Registering a Death
How to register a death while under the COVID-19 restrictions.
Deaths are registered at a Registrar’s Office in the District where the person has died- Registration Districts are usually (but not always) synonymous with counties, and this is certainly the case in our local area. The doctor who has completed the Medical Certificate of the Cause of Death (MCCD) will either send it to the Registrar electronically or ask you to collect it and take it with you to your registration appointment. This is variable depending on the doctor and the setting they are working in, so you will need to double check. In either case, Registration Services will either need to be in possession of the MCCD, or ask you to confirm that you have it, before booking an appointment for you to register the death.
At your appointment, the Registrar will take the MCCD if you have it, and provide you with the Certificate for Burial or Cremation (usually called the Green form as it is green in colour) and as many copies of the death certificate (technically called ‘Certified Copy of an Entry of Death’) as you request. The death certificate is used to confirm that the death has taken place, especially for financial institutions, and the Green form is given to the funeral director and confirms a funeral may proceed.
The Registrar may also ask you about ‘Tell us Once’ service, which lets you report a death to most government agencies in one go. You can find out more about this here. There is also a private sector version of this service, called Life Ledger, which is free to use and has a steadily-increasing quantity of businesses who you can notify about the death in its register. You can also find out more about Life Ledger by visiting our blog post written in collaboration with founder, Tremayne Carew Pole.
We tend to recommend that funeral arrangements are not confirmed until the death has been registered and we are in possession of the Green Form. Without the Green Form, the funeral cannot take place and we think it is preferable to avoid the need to reschedule if there are any delays with the registration process. If there is a need to book a date and time in advance of the death being registered, we would suggest it is either booked quite far in advance so there is time to work out any delays outside of our control and the date is unaffected, or that whatever is booked remains provisional until we can confirm everything is in hand.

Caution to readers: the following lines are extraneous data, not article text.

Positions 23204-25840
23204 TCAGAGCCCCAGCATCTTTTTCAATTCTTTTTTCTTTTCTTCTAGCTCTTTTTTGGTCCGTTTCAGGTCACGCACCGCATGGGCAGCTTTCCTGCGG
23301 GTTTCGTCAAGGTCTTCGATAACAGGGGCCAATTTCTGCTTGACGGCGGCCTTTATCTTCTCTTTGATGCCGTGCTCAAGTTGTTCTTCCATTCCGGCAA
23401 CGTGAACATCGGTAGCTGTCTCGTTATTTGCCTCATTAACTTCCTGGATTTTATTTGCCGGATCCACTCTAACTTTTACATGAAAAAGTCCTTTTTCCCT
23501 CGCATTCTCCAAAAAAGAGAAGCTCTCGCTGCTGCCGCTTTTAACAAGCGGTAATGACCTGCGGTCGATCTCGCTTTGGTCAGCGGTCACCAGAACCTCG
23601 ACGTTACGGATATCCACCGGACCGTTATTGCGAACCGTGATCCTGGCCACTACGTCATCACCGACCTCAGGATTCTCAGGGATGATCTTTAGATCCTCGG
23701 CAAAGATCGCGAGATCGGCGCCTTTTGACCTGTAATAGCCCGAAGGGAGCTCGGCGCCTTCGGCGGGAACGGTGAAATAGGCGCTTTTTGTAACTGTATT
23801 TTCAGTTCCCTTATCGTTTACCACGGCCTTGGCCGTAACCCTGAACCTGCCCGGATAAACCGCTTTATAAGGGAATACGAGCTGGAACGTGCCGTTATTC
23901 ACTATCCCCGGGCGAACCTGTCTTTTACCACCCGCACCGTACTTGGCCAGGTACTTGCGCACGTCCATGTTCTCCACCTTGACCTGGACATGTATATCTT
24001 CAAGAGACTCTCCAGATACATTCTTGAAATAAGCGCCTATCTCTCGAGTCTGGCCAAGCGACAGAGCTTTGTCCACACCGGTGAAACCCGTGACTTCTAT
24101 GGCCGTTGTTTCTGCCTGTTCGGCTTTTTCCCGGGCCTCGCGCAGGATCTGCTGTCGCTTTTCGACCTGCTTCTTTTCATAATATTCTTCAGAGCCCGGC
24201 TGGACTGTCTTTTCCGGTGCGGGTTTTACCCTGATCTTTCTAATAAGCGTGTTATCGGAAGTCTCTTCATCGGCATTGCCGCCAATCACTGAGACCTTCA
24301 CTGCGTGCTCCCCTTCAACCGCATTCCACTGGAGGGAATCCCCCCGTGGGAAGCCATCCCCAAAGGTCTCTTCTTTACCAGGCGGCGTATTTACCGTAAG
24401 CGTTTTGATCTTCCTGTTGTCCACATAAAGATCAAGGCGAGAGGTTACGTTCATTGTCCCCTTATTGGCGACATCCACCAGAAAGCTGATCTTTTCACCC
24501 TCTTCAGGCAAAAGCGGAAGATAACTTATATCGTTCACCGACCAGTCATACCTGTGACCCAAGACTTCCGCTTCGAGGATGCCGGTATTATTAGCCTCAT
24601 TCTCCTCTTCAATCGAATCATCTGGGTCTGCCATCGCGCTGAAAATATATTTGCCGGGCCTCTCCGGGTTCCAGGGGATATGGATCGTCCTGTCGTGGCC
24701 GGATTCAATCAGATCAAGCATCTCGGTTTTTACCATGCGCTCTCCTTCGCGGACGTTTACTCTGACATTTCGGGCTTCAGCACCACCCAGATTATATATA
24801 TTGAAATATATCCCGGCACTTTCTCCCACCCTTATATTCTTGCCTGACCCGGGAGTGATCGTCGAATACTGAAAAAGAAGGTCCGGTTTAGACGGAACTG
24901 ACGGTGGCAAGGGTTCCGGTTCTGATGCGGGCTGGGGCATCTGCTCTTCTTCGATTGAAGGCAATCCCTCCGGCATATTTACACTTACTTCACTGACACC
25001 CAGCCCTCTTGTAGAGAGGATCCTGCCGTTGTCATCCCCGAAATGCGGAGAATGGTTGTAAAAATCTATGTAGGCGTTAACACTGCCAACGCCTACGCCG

Useful information for registering a death.
who and when
Registration should be done within five days of the death by a relative, someone present at the death, the occupier of the house where the death occurred or the person responsible for arranging the funeral. The funeral director is not usually eligible to do this.
Registration must take place in the district where the death occurred. The county or unitary authority area is usually considered one district and so the death may be registered at any office within that area. If you cannot register with an office in that area, please ask for advice about registration by declaration.
Check when the Register Office is open: advance appointments are usually required. Some of the Register Offices are not open full time so it is important to ensure someone will be available to help you.
In accordance with the current COVID-19 restrictions, appointments are being conducted by telephone.
The Registrar will need the medical certificate and an NHS card belonging to the person who has died, if available. If the death was dealt with by the Coroner, there will be no medical certificate and the Coroner will advise when you may register. They will provide the Registrar with the relevant paperwork prior to your appointment. Please ask for more information.
Be ready with details such as residential address and place of death (if these are not the same), previous name(s), date and place of birth, occupation and the date of birth of a surviving spouse.
Ask for as many copies of the death certificate as you think you will need as they become more expensive if you apply later. Please also be aware that some register offices still require payment by cash or cheque and may not accept credit or debit cards.
For more information, please feel free to contact your local office. You may also find the Useful Links page of our website useful: it contains links to many helpful websites. We also have several featured articles in our post here
Alternatively, you may find the following pages from www.gov.uk helpful.
Ministry of Justice – Cremation Regulations
Gives guidance and forms for everyone concerned with the process of Cremation, following the introduction of new regulations on 1st January 2009.
gov.uk – Death and Bereavement
The government’s guide to death and bereavement, including sections on benefit payments and registering a death.
gov.uk – Wills and Probate
Everything you need to know about Probate.
How much does a funeral cost?
It can be hard to know how much a funeral might cost, especially as third-party fees can vary considerably and are sometimes not included in our competitors' quotes. Our easy-to-use estimation tool takes all aspects of the arrangement into account, giving you a realistic view right from the outset, so there are no surprises. Additionally, our statutory information page offers further detail regarding our standardised pricing.